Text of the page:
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    Accès libre
    Topsoil structure stability in a restored floodplain: Impacts of fluctuatingwater levels, soil parameters and ecosystem engineers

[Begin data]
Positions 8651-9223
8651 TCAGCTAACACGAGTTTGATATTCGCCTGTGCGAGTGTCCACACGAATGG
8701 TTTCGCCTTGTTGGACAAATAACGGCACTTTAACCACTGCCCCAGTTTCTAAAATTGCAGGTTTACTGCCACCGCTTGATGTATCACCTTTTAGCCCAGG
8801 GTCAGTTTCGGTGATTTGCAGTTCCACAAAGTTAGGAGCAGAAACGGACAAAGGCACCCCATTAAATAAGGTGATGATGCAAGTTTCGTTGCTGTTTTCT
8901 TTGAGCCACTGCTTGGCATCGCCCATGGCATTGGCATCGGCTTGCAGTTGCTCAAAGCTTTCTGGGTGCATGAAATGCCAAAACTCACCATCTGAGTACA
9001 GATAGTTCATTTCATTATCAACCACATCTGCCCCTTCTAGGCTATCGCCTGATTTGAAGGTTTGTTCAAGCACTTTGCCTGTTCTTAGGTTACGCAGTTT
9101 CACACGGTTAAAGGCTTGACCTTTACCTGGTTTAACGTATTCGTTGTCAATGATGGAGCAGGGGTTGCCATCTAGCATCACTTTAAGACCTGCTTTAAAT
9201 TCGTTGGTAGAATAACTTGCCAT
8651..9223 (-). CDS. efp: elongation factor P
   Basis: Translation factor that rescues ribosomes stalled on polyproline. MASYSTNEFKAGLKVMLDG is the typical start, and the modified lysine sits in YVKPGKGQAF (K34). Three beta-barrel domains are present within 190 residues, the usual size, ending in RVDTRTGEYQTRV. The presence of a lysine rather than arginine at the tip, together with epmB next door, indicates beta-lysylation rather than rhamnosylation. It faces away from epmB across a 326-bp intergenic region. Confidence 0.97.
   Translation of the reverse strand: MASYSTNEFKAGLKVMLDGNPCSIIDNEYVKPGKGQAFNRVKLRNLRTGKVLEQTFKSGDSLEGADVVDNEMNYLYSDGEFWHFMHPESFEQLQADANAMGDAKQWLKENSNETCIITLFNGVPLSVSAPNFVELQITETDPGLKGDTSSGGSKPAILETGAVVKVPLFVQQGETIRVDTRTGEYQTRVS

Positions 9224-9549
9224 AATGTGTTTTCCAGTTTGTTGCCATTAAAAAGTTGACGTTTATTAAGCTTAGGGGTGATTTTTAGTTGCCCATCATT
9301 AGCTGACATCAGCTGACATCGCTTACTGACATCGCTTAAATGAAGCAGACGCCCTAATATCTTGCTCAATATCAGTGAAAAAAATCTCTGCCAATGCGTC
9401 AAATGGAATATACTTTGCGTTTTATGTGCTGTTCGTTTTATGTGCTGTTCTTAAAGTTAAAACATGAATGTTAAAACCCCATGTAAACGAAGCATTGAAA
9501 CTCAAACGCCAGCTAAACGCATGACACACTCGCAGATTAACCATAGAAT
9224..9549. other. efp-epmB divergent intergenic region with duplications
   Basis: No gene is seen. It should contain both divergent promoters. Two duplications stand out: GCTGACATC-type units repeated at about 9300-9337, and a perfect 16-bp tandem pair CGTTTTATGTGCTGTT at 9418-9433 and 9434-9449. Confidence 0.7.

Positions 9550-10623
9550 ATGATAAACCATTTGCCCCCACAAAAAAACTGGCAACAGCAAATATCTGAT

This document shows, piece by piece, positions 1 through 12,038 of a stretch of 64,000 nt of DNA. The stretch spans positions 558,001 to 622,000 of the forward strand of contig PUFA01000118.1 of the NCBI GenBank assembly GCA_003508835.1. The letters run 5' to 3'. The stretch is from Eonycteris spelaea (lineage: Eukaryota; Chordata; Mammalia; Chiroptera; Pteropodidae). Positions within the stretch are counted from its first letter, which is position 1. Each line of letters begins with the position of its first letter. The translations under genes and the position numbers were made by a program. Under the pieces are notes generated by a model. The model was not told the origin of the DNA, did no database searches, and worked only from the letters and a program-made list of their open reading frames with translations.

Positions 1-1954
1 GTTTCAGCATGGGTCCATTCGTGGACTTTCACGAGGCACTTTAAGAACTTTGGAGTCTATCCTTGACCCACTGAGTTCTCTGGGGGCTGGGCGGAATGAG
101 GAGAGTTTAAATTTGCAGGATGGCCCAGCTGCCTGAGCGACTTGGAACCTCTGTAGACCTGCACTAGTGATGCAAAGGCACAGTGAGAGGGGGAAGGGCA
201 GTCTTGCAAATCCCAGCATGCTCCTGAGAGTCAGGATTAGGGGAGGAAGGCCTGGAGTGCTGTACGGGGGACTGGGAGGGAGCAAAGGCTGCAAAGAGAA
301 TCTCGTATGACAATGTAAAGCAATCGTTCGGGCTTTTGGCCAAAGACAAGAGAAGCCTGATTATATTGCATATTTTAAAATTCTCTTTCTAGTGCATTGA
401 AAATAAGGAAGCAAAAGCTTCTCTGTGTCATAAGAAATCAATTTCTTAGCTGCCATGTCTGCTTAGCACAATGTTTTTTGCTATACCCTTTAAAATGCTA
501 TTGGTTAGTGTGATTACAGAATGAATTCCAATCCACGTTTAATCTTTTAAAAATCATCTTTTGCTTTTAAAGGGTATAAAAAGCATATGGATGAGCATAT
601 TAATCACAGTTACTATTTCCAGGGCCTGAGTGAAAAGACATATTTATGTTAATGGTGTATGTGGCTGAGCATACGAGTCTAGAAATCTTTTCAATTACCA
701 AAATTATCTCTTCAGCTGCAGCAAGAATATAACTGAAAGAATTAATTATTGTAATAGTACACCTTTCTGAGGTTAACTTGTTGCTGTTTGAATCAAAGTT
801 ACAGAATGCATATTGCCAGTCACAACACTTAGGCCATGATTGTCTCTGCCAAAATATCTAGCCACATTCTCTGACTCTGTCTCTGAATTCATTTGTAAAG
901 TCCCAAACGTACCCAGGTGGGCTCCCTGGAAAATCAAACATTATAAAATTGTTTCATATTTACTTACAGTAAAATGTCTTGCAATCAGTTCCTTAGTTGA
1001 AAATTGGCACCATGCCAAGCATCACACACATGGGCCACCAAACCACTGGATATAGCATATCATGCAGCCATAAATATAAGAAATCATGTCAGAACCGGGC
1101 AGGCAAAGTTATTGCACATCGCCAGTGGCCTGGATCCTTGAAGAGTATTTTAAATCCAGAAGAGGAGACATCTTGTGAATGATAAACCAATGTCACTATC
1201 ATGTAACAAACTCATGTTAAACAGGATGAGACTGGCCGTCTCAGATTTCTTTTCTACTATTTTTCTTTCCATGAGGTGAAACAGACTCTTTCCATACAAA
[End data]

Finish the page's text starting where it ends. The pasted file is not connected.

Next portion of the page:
Ecosystem services provided byfloodplains are strongly controlled by the structural stability of soils. The developmentof a stable structure infloodplain soils is affected by a complex and poorly understood interplay of hydrological,physico-chemical and biological processes. This paper aims at analysing relations betweenfluctuating groundwaterlevels, soil physico-chemical and biological parameters on soil structure stability in a restoredfloodplain. Water levelfluctuations in the soil are modelled using a numerical surface-water–groundwaterflow model and correlated tosoil physico-chemical parameters and abundances of plants and earthworms. Causal relations and multiple interactionsbetween the investigated parameters are tested through structural equation modelling (SEM). Fluctuating water levelsin the soil did not directly affect the topsoil structure stability, but indirectly through affecting plant roots and soil pa-rameters that in turn determine topsoil structure stability. These relations remain significant for mean annual days ofcomplete and partial (N25%) water saturation. Ecosystem functioning of a restoredfloodplain might already be affectedby thefluctuation of groundwater levels alone, and not only through completeflooding by surface water during afloodperiod. Surprisingly, abundances of earthworms did notshow any relation to other variables in the SEM. Thesefindingsemphasise that earthworms have efficiently adapted to periodic stress and harsh environmental conditions. Variabilityof the topsoil structure stability is thus stronger driven by the influence offluctuating water levels on plants than by theabundance of earthworms. This knowledge about the functional network of soil engineering organisms, soil parametersandfluctuating water levels and how they affect soil structural stability is of fundamental importance to define man-agement strategies of near-natural or restoredfloodplains in the future.